Last Updated on April 13, 2022
Color changes are a natural trait of a betta. With their vibrant colors and striking prints, you might ask yourself if bettas are born with it. There is also a possibility that they develop these colors as they grow.
In this article, we will answer these questions and discuss what are the factors that could affect why your betta fish change colors and if it’s healthy or not.
Betta fish changing color
There are many reasons why your betta fish is changing or losing color. If you notice your betta fish’s color change into white, black, or even lighter than their natural color, then it may be because of the following:
Marble betta color
There are bettas who are called “Marble Betta Fish”. These marble bettas have a gene mutation known as the “jumping gene”. This gene can move between the bettas’ chromosomes, making changing colors possible throughout their life span.
As exciting as this can get for fish caretakers, some marbled bettas can turn completely solid or completely lose their color.
Betta fish losing color
This is the most common reason why betta fish is losing color or suffer from “betta fish stress stripes” or “racing” stripes. If you think they are born with it, you are mistaken. These stress stripes are moving from gill to tail and are red, black, white, or mixed.
When you see stripes on your fish, this indicates stress and you need to do something about the environment they are currently in.
Stress stripes are mostly caused by incorrect water parameters, poor water quality, and improper water temperature. Sometimes, even the stress of living in a small gallon tank can cause a color change. Remember to provide your fish with the best home possible to avoid stress!
Similar to humans with graying hair as they get old, your fish also change colors when they age. When they are born, they are translucent gaining color as they grow. The color may reach its most vibrant stage when they are approximately 2 years old.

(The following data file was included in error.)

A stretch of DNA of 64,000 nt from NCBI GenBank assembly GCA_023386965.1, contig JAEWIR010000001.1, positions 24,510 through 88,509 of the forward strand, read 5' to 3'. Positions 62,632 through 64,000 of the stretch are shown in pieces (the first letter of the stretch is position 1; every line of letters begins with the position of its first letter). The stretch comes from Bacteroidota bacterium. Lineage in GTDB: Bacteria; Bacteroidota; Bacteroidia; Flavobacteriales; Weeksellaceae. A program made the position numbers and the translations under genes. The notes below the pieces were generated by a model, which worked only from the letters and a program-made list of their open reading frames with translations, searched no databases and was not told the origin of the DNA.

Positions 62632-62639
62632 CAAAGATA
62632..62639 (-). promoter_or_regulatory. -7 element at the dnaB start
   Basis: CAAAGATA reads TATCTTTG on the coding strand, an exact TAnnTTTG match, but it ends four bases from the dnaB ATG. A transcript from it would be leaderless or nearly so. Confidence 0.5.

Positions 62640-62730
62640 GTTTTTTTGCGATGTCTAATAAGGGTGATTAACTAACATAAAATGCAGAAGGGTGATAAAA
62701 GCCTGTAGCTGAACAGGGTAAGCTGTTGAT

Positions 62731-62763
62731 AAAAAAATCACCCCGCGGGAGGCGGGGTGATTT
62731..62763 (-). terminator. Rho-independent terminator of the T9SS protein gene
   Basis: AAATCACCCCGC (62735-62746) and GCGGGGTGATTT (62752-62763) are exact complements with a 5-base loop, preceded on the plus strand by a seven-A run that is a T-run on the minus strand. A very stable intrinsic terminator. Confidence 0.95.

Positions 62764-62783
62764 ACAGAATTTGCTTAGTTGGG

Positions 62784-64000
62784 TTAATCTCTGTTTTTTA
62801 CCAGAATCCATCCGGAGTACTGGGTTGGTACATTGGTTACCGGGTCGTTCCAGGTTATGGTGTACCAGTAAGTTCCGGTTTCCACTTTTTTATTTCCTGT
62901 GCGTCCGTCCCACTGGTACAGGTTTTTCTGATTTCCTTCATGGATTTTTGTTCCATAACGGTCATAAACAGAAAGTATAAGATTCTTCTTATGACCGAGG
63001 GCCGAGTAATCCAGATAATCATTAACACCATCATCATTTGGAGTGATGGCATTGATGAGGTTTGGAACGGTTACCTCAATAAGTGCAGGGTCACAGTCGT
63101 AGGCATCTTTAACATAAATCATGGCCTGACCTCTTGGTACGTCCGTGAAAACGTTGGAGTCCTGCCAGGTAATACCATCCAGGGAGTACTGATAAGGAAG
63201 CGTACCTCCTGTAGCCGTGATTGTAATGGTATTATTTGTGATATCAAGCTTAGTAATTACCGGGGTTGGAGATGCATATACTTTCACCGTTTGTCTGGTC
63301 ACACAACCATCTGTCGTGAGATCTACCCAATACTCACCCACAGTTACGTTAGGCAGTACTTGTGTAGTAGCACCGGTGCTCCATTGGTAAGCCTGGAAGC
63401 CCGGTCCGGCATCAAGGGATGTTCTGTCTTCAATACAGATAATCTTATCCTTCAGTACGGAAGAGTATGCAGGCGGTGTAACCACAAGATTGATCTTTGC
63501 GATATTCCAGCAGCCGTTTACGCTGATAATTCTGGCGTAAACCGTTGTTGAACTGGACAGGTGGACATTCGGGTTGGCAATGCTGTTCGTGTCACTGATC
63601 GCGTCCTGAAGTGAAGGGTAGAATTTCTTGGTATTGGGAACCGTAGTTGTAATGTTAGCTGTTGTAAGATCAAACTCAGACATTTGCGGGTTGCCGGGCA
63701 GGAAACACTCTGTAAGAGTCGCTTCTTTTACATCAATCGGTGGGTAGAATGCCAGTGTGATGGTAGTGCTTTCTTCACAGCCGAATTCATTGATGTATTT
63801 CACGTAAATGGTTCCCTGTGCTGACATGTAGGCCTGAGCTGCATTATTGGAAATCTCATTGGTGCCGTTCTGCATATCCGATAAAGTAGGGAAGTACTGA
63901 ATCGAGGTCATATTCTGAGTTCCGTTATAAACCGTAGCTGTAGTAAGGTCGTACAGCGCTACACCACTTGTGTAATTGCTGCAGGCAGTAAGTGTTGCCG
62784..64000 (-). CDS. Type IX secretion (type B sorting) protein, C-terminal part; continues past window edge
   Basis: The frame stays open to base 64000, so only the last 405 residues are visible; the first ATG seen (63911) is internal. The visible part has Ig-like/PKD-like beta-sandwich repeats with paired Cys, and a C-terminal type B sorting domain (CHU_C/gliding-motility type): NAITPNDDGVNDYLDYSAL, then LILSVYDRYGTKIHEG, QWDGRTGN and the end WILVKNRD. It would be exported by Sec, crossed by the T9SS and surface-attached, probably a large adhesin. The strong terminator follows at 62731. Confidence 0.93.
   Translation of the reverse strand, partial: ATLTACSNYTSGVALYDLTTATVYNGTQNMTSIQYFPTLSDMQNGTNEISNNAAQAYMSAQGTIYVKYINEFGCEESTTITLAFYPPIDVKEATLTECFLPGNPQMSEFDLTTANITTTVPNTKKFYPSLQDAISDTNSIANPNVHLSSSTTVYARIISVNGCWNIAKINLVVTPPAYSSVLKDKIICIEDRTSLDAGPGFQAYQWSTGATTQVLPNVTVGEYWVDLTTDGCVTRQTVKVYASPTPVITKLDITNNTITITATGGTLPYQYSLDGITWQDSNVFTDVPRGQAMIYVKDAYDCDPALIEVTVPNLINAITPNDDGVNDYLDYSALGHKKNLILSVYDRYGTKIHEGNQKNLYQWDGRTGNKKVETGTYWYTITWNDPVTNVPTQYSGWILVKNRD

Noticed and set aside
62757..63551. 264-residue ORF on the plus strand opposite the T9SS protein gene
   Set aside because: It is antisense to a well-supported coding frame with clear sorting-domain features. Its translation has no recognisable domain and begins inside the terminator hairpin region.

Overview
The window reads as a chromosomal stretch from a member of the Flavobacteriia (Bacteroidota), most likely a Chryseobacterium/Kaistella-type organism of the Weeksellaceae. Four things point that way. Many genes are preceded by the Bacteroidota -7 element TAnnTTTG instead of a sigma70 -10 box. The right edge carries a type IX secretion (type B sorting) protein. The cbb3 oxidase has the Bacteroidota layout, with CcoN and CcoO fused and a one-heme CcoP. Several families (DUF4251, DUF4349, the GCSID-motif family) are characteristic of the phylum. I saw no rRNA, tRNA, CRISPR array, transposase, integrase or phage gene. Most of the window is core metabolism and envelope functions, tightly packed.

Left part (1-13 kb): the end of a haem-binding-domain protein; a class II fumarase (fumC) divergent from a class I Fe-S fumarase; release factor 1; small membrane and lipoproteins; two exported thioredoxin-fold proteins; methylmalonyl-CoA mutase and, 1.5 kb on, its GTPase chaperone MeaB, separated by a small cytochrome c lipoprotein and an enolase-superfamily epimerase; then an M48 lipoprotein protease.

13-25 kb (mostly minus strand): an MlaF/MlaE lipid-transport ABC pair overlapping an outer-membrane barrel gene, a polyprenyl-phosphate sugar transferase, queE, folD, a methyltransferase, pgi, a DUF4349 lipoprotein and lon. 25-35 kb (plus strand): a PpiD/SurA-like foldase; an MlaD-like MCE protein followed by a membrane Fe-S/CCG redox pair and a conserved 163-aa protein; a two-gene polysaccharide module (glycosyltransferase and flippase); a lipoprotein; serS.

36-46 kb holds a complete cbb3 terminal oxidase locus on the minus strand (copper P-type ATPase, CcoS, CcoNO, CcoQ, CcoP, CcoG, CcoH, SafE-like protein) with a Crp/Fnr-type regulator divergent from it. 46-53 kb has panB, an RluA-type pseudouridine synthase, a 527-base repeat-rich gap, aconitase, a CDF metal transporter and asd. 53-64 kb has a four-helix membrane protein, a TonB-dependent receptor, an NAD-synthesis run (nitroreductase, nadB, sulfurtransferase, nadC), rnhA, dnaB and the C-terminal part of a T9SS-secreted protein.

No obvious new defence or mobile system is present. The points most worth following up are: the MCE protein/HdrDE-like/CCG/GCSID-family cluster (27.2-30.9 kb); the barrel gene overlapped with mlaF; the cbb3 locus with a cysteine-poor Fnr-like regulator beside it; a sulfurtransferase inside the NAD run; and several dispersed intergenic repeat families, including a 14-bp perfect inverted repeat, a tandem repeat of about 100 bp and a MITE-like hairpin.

As they grow old, the color will fade and become duller, particularly around the mouth and gills.
Illness or disease
Another reason that your betta fish change color is when they are sick or suffering from a disease. White spots are a particular color to identify your betta’s condition.
This also refers to white spot disease where the parasite sticks onto the betta fish’s body. It covers the body, making your fish covered in white dust. This will cause irritation, itchiness, and discomfort.
Your betta fish may rub itself against objects in the tank to remove the parasite. They might also experience loss of appetite and clamped fins.
For treatment, remove your fish from the container and place it in a hospital tank. Increase the temperature slowly from 81-86F each day. Administer a teaspoon of salt per gallon of water and perform 25-50% water change every day.
While Ich is easy to treat, remember that this could lead to your betta’s death if left untreated.
This parasitic disease covers your betta in yellow or gold-like dust. In its struggle to fight the infection, your betta fish is producing extra mucus that results in this gold coating.
Like ick, your betta will also suffer from loss of appetite, lethargy, and clamped fins aside from losing its color.
Once you noticed the velvet, remove the betta from the container. Remember that you must treat the display aquarium. A hotter, saltier, and dark environment weakens the parasite until it dies.
Treating velvet is similar to healing your betta from white spots disease. The only additional step is that you should dim your container during the whole treatment. The parasite has chlorophyll in its cells, making them capable of photosynthesis.
If you noticed the change in color on your betta’s fins, they may suffer from fin rot. Fins are darker and the tips are changing to brown, grey, or white. The edges also appear ragged and frayed.